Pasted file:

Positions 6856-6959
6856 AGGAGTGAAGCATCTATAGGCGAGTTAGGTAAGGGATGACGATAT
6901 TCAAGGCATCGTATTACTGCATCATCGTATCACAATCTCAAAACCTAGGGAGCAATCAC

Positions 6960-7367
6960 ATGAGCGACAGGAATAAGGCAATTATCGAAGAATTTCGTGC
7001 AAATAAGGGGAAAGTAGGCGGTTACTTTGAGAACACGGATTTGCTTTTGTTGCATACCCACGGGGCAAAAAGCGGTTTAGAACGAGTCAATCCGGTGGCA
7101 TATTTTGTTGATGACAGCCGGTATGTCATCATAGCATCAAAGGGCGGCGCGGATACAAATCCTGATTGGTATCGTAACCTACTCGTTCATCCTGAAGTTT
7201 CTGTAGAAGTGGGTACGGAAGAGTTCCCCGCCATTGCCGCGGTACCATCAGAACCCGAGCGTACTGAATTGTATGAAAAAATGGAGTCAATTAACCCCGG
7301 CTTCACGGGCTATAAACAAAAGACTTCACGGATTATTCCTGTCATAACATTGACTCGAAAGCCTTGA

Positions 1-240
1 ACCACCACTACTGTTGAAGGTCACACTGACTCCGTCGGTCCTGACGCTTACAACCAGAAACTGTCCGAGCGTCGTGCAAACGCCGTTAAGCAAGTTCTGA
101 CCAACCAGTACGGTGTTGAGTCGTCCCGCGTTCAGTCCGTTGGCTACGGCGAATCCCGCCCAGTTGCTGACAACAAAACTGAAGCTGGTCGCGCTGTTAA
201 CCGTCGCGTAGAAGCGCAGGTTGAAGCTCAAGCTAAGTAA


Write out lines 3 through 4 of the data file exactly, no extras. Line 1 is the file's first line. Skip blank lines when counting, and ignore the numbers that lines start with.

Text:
6901 TCAAGGCATCGTATTACTGCATCATCGTATCACAATCTCAAAACCTAGGGAGCAATCAC

Positions 6960-7367